Usually games are made with a specific vision in mind. Sometimes someone really wants to make the interactive world of their dreams, recreate a childhood memory or just express themselves, but other times games are designed with a function. One such game was Knack. The unusual action platformer was created to fill a void when the PlayStation 4 launched, which was about the only thing it accomplished. Between underwhelming gameplay, hard stages and generic designs, Knack was destined to be forgotten. Despite all this and more, Knack is back, with a number of exciting changes. Will these be enough to save Knack 2 from the same fate or was one more than enough?
Knack 2 tells the type of story you’d expect from a Dreamworks movie. Lucas, the young hero, and his pal Knack team up to stop a fairly quirky villain from destroying humanity, which quickly becomes much. The set up and story itself don’t go anywhere new, with some of the twists moving the story in a more predictable direction, with the main draw being the message.
When push comes to shove, Knack 2 tries to deal with the emotional side of things, commenting on things like trust, friendship, faith and believing in yourself. This helps the story have some weight, enough to make players care about Lucas’ journey, though not enough to make it stand out next to similar series.
What makes Knack 2 stand out is the difficulty. On lower levels it isn’t too bad, with Knack being able to withstand a multitude of attacks, though hard rides the line between challenging and cheap. More often than not, what resulted in my death was something cheap. Enemies repeatedly using moves that I either didn’t currently have the abilities to counter or the time to use or chaining attacks. Nothing is more frustrating than one enemy shooting rockets, breaking your shield, followed by three heavy attacks immediately after, resulting in a near instant death.
Perhaps the most interesting thing about the difficulty is how easily it is to do the same to enemies. Knack’s boomerang and heavy punch are a brutal combo. Enemies hit with the boomerang will be stunned for a brief period of time, giving you ample time to follow up with a heavy punch or kill other enemies. Hookshot works in a similar way, just with less range, more risk and smaller windows to retaliate. By utilizing this combo correctly, the difficulty sharply drops until players make it to enemies that have the same ability and then that becomes a problem.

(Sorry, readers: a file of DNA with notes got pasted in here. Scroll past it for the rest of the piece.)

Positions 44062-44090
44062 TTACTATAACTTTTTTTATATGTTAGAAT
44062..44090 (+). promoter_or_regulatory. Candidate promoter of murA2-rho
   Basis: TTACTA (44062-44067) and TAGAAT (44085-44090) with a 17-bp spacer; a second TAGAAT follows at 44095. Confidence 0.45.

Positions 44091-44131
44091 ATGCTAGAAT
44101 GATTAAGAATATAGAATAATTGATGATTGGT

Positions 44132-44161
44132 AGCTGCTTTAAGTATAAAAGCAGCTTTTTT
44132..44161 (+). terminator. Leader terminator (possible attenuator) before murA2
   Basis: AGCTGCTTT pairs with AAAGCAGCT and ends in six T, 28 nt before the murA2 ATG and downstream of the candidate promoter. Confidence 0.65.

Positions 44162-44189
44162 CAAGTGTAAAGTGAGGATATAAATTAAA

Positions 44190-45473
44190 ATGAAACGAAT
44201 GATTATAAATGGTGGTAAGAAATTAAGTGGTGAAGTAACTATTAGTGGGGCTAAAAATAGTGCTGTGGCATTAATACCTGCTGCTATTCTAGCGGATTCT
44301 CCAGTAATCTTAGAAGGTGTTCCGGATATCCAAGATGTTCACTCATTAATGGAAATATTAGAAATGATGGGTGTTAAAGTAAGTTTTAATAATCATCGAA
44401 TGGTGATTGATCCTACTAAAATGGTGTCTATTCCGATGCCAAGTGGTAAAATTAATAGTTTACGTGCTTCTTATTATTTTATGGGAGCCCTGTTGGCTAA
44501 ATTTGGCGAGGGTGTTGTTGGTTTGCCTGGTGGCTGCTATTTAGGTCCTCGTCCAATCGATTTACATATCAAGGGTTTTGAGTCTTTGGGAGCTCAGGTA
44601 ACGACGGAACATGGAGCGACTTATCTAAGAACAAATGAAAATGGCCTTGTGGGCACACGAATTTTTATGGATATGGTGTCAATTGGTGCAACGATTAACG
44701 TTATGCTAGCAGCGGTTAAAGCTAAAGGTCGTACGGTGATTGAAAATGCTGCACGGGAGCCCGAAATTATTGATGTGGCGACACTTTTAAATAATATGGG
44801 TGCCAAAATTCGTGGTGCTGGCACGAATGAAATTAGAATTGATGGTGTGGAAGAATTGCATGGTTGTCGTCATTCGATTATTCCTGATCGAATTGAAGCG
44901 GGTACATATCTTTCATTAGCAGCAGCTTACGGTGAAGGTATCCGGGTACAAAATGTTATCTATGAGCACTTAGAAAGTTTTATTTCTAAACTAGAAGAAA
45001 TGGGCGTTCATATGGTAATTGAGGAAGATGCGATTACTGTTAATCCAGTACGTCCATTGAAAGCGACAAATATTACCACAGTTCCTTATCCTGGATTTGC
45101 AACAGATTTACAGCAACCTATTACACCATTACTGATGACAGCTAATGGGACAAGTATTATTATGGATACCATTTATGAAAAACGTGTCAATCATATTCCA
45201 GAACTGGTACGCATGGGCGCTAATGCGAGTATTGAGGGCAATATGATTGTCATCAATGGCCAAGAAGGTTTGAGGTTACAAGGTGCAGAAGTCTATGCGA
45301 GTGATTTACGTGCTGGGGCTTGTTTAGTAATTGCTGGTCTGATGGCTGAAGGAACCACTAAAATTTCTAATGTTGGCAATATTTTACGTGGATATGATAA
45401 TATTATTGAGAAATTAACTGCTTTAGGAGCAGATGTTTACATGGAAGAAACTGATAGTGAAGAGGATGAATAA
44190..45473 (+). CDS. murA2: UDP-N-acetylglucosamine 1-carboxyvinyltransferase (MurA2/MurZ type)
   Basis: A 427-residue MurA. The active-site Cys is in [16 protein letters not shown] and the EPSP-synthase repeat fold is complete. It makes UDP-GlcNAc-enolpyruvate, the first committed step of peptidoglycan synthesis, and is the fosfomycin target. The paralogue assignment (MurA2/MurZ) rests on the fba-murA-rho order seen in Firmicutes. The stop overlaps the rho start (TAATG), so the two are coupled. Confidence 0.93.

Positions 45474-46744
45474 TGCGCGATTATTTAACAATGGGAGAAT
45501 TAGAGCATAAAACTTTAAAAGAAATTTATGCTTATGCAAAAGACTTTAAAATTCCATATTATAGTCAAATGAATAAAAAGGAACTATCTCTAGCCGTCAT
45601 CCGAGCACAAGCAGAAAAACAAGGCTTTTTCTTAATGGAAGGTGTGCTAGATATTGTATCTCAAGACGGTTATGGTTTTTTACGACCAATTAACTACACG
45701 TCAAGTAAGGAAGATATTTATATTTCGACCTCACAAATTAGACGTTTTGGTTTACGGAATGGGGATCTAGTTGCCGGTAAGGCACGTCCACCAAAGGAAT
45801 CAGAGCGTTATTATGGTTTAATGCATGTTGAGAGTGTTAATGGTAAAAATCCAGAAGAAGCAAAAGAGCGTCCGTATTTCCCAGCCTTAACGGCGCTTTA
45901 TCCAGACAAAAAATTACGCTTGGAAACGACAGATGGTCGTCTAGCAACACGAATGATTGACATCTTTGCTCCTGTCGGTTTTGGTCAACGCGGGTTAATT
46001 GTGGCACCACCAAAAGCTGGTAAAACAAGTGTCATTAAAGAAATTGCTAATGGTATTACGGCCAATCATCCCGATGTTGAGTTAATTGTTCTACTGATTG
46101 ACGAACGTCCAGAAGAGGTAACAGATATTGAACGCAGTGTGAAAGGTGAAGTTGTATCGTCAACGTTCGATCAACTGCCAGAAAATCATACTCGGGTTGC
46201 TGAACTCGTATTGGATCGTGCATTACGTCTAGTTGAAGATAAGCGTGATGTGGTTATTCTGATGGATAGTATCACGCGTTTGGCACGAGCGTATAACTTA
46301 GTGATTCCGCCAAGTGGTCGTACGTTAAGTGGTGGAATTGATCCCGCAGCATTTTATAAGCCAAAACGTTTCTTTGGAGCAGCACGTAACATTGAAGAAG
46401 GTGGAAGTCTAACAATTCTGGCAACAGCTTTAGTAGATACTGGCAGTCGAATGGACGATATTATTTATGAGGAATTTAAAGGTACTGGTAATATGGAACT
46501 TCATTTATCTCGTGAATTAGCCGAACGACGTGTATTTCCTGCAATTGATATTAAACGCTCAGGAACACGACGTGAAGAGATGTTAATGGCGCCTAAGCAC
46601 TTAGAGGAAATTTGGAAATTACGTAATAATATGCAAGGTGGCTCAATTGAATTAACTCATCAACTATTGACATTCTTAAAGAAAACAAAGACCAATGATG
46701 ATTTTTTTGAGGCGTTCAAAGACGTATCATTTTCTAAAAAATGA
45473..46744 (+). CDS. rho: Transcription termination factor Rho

Even if Knack 2’s combat has some low points, it still makes for a fun brawler. Perhaps not as great as God of War or Ratchet and Clank, though certainly close, assuming players select the right difficulty for their skill. This is especially true for the platforming sections.
Regardless of how well you handle enemies, Knack 2 is still a platformer, meaning players will have to transverse a variety of locations. These range from a giant robot, similar to Shadow of the Colossus, to factors, building and similar locations. Lower difficulties allow less skilled players the ability to skip some of the more frustrating sections. This is optional, so if you want to try these sections you can or simply opt out to get to the next area.
Unlike a lot of games, Knack 2 does a pretty good job with hidden items. None of them are so hard players will need a guide, though a handy radar can be unlocked by finding and assembling it if you want some help, with most of them being optional steps to a puzzle or hidden in plain sight.
This gives them a nice balance. By looking for out of place items, unusual designs or just seemingly empty areas, players will likely find them. A few require some backtracking or looking in unusual places, where the radar comes in handy, so don’t expect them all to be other either. At most, there is a good balance between tricky, additional puzzle steps, going the “wrong” way and paying attention to areas that stand out.
Couch co-op fans will also likely have a blast with Knack 2. Not only does it support drop in multiplayer, meaning you can start whenever you want, it is more about having fun than anything else. Less skilled players can instantly warp to their partner or aid in combat. Knack also gains a couple friendly fire based attacks, that make the usual annoyances of friendly fire an amusing element. Be it launching your buddy at the enemy or just spraying relics at foes.
Knack 2 isn’t perfect, though it’s basically everything the original should’ve been. The story might not stand out or do anything unique, but this doesn’t stop it from being fun. Especially the QTEs where Knack swaps between sizes and skills to defeat foes in style. All this comes together with a fun combat system, that might be, depending on your skill, held back by difficulty, making for a fun adventure. The ability to transverse rough platforming sections or simply avoid them is nice, as are the co-op elements. So, unless you’re looking for something a bit closer to Ratchet and Clank, Knack 2 does a good job of being family friendly and challenging.
[Editor’s Note: Knack 2 was reviewed on PS4 platform. The game was provided to us by the publisher for review purposes.]